A couple weeks ago, the Mozilla development team announced that after the 1.4 release of Mozilla they'll be switching primary development to separate browser and mail clients, codenamed Firebird and Thunderbird.
Since then, there's been a whole lot of heated discussion, mostly coming from supporters of the Firebird database project, about objections to Mozilla "stealing" their name. Regardless of who thinks who did what, the database project no more owns that name than the Mozilla group does. In the immortal words of CmdrTaco, "As always, a small group of users are being real asses about the whole thing. Yay." 'Nuff said.
Anyway, in response to this debate, a "Mozilla Branding" document was released today to clarify their branding strategy. To sum up:
The full document and additional details can be found here:
For anyone unfamiliar with the product, Crossover Office is a highly polished, commercialized version of Wine. It's main claim to fame is support for running Microsoft Office applications under Linux, but it also supports many additional applications, a very nice front-end and configuration program, and great integration between Linux and Windows apps.
Version 2.0 is an important release because it fixes numerous issues with glibc-2.3, as well as Xfree 4.3. In addition it adds support for Office XP and Photoshop 7, as well as enhanced support for existing Office Apps, Viso, Quicken, and Lotus Notes.
While using FOSS (Free and Open Source Software) is always encouraged, it's an unfortunately fact that some Windows applications will still need to be used. If this is the case for you, then give Crossover Office 2.0 a try. Evaluation copies are available.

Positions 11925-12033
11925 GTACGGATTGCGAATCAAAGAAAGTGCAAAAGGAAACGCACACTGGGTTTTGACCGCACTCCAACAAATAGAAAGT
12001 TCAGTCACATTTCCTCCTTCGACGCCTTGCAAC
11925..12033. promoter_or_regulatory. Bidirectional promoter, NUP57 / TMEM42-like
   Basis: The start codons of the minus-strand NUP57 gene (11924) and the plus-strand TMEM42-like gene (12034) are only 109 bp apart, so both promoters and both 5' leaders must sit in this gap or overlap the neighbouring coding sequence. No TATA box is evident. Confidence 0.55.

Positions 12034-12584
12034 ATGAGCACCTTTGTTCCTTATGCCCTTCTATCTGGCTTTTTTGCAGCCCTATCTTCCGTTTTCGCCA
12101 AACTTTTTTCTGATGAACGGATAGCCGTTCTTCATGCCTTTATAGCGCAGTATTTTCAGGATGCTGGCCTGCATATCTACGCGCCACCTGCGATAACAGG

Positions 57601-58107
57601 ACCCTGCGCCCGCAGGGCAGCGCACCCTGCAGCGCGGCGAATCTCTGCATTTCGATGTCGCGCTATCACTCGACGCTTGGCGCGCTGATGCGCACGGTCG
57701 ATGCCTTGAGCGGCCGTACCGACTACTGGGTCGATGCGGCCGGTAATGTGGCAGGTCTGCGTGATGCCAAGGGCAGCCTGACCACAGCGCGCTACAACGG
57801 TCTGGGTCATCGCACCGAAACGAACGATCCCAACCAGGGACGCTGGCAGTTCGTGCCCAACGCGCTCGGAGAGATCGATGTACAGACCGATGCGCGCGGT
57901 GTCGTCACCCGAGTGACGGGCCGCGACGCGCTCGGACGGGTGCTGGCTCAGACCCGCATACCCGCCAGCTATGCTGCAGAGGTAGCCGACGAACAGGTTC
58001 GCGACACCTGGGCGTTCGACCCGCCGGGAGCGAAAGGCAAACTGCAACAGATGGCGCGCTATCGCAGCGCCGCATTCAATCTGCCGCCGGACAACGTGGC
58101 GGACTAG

6 years ago, Microsoft agreed to invest $150 million in Apple, as well as continue to develop Microsoft Office for the Mac platform. That agreement ended last year, has not been renewed, and doesn't seem likely to be renewed at this point.
On top of this, Apple has been developing and recently announced its own web browser, Safari, and its own presentation software, Keynote, which, compete directly with Microsoft's Internet Explorer and Powerpoint.
A recent article on OSopinion discusses these events, what they might mean for Apple, and speculates where it may be heading. An interesting read.
"After months of discussion and further months of legal investigation, we're finally comfortable moving forward with new names. The new name for the Phoenix browser is 'Firebird'. The documentation and product strings will be updated soon. In addition to securing Firebird, we've also got the OK from those contributing legal resources to use the name 'Thunderbird' for a mail client. Hopefully this will be the end of naming legal issues for a while."
I can't really see what good this would do, but interesting and noteworthy nonetheless. Here's the full story:
The really funny thing is that Apple's stock took an 8% dip after this was announced. Also, a later article on this subject (can't remember the source) reported that Microsoft was also showing more than a passive interest in purchasing Universal Music. Interesting times...
We already know that, despite a few remaining problems, Mozilla is the best web browser available (well, we enlightened folk anyway ;-) ), but here's another very cool feature - debugging web sites.
I've messed with this capability a couple times in the past, just to see what exactly it does, but I never did anything more than just skim over the surface of it. Well, I recently came accross this site, which gives a VERY thorough tutorial and using the debugging and development capabilities of Mozilla to their fullest extent. It's most definitely worth reading for anyone that develops web pages.
The tutorial can be found ere:
According to this osnews article, gobeProductive is going to be released under the gpl. gobeProductive is an office suite that is multiplatform... so here is another option for Linux and Windows users.